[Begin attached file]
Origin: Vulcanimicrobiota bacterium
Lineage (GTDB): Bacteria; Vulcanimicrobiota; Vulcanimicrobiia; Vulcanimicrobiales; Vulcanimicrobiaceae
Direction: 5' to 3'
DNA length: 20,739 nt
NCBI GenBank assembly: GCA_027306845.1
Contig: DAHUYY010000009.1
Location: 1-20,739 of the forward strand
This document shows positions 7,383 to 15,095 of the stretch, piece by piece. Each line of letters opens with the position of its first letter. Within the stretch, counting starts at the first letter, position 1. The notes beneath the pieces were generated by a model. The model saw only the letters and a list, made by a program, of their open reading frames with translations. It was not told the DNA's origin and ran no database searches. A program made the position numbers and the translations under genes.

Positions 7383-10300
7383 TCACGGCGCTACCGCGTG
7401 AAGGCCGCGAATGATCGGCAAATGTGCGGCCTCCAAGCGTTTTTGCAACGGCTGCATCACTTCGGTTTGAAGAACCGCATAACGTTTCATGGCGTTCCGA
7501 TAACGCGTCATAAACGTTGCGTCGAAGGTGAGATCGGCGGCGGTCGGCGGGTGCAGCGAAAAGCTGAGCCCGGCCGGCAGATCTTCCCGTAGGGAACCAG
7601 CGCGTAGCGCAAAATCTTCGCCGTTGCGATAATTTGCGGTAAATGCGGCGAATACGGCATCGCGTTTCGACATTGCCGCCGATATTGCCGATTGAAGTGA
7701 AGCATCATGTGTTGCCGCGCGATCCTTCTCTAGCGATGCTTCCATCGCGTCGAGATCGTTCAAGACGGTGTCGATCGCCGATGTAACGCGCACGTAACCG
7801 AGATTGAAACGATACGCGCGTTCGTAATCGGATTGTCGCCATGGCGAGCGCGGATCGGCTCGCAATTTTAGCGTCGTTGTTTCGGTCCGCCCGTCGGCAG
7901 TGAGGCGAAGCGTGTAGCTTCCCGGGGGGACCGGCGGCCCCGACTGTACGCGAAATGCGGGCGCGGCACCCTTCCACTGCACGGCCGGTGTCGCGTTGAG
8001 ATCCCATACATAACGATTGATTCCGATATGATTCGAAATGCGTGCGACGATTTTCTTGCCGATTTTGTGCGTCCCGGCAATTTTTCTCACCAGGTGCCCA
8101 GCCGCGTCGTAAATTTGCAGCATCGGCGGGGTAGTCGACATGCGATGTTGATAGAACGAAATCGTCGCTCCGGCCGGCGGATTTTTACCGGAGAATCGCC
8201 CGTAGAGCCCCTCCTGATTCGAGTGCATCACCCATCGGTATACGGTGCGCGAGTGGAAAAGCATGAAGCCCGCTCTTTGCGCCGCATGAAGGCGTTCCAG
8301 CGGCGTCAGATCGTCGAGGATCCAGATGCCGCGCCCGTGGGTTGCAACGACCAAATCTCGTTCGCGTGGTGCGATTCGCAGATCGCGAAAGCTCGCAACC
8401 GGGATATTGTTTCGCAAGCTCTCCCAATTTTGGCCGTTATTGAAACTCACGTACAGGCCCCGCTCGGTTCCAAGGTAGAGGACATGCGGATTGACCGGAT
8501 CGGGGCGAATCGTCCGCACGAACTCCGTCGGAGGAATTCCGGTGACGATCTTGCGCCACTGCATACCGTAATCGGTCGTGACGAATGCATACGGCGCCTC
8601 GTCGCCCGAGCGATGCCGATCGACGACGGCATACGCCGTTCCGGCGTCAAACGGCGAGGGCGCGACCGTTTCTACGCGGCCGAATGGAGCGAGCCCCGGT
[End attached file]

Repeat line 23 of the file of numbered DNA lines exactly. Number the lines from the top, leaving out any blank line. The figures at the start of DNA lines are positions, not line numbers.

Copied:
8601 GTCGCCCGAGCGATGCCGATCGACGACGGCATACGCCGTTCCGGCGTCAAACGGCGAGGGCGCGACCGTTTCTACGCGGCCGAATGGAGCGAGCCCCGGT